Two men were recently arrested by federal agents for allegedly transporting 200 pounds of marijuana in a twin-engine Cessna aircraft to the Oakland County Airport in Pontiac, Michigan. The men were caught apparently because they had made several prior trips between the two cities.
Based on that alone, and the fact that marijuana growing operations are known to exist in the part of California where the men's trip originated, Homeland Security and Customs agents in Detroit became suspicious and searched the plane, where they found the marijuana. Now the two men face several years in prison for drug delivery.
The Fourth Amendment to the U.S. Constitution guards against unreasonable searches by state and federal agencies. The Fourth Amendment is interpreted as a protection against an unreasonable search of private property by law enforcement without a warrant that is grounded in probable cause. Probable cause requires the officer have a reasonable belief that a person has committed a crime.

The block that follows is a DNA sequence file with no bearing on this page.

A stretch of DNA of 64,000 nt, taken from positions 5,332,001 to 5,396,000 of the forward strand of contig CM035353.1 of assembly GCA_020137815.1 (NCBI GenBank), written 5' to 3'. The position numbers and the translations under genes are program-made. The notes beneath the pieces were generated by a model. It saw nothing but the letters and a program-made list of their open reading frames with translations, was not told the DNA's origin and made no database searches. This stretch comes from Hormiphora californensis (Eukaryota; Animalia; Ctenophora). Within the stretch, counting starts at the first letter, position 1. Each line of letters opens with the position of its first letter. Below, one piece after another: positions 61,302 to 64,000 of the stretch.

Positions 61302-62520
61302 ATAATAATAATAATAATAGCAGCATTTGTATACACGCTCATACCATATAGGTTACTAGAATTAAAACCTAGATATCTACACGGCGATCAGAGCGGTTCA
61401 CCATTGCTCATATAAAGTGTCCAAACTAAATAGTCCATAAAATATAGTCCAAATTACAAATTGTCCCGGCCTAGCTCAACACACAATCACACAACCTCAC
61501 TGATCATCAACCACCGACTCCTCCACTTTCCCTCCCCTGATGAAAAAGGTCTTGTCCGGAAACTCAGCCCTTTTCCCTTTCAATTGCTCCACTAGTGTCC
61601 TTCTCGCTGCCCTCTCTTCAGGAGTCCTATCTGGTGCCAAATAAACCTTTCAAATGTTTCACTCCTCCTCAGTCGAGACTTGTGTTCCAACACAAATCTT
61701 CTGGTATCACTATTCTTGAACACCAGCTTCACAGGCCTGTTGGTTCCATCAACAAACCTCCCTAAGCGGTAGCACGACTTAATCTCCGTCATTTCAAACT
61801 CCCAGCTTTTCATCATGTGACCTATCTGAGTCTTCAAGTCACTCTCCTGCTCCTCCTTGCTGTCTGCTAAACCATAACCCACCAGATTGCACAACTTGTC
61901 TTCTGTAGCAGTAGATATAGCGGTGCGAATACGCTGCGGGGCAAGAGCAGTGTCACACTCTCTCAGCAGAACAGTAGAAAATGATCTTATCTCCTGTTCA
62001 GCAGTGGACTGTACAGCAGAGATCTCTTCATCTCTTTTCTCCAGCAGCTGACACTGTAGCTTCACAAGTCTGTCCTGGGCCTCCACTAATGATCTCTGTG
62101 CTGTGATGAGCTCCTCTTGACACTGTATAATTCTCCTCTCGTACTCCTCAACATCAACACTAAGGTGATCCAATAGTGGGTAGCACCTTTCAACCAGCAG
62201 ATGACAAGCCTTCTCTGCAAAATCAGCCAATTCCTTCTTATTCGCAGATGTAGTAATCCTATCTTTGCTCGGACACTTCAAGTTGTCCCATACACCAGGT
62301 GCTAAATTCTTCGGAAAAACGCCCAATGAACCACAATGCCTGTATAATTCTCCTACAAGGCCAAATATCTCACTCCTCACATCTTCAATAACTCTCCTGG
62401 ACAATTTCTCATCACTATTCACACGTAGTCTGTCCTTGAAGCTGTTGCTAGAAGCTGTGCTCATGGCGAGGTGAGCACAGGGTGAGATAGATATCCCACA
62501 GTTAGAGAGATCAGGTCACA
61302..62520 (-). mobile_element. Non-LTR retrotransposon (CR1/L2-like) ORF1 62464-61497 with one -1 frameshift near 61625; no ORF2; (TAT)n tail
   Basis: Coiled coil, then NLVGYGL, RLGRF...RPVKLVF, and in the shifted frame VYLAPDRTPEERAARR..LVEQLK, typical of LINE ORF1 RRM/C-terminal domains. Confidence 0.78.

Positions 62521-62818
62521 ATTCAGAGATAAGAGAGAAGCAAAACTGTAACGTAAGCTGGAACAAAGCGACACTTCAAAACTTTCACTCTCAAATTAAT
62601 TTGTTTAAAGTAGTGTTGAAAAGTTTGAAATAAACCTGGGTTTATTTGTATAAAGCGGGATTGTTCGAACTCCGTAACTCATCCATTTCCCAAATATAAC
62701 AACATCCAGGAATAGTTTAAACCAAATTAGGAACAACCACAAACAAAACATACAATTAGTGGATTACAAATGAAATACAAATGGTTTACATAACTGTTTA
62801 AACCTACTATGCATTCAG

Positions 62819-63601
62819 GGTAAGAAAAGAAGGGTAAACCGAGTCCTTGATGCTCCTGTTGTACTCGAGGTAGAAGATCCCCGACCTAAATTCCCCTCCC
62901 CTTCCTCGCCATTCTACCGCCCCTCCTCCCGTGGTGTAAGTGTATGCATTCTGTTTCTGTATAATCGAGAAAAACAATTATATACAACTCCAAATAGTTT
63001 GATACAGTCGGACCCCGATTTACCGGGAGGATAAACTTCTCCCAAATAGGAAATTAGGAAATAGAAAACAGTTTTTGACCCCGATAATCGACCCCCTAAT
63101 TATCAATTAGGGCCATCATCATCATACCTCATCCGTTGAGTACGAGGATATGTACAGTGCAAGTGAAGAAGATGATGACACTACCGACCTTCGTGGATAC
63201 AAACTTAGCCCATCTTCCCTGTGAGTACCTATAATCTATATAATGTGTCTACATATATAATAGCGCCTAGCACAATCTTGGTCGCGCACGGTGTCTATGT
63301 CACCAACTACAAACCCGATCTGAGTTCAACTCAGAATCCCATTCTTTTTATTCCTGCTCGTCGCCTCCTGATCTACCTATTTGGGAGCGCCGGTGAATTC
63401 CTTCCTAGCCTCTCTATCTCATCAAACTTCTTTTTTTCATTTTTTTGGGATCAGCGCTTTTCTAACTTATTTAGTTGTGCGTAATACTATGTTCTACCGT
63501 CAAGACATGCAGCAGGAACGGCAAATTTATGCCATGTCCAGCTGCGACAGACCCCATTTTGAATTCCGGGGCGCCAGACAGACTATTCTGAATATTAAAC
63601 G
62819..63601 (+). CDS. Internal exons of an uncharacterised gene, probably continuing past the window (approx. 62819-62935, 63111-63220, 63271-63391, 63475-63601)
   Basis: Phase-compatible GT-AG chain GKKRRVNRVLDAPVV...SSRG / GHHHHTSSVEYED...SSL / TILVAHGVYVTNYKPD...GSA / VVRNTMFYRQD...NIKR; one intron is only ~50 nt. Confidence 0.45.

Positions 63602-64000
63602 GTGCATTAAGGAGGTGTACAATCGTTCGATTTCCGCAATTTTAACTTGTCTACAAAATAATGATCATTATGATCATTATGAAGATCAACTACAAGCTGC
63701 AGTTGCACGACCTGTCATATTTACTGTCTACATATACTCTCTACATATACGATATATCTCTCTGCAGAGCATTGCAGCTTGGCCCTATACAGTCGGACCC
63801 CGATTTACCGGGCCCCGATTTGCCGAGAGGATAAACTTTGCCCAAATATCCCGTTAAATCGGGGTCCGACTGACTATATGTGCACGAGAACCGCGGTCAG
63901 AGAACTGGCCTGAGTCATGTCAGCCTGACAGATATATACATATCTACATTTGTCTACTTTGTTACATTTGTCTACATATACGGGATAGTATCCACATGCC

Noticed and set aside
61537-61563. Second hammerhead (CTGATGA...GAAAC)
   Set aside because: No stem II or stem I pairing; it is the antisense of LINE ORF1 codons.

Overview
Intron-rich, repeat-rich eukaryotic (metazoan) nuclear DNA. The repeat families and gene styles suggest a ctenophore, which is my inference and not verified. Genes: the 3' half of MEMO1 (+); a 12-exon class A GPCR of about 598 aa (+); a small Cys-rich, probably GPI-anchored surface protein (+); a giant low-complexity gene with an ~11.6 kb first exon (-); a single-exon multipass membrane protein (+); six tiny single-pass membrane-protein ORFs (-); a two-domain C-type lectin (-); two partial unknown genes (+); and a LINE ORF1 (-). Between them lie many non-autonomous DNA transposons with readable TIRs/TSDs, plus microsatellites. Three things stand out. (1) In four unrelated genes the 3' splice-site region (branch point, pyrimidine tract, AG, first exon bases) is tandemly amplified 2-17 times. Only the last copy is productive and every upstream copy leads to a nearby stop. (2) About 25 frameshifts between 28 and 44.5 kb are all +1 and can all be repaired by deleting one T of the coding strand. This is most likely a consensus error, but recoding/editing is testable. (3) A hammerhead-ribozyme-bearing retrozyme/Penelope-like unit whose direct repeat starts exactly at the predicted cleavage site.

Evidence that is obtained in violation of the Fourth Amendment is deemed inadmissible in court, including in a criminal prosecution. This ensures that law enforcement is held accountable for overstepping its intended power.
Whether this evidence will be excluded is an open question. The plane originated from Lincoln, California, which has become a hotbed for marijuana growing. The pair, who are residents of New York, had made multiple trips between California and Michigan, and personnel at smaller airports have been on the lookout recently for potentially suspicious activity regarding drug smuggling. Someone noticed the plane's history of trips and alerted Customs and Homeland Security officials, who searched the plane after it arrived.
Source: clickondetroit.com, "Large marijuana operation foiled at Michigan airport," Feb. 22, 2012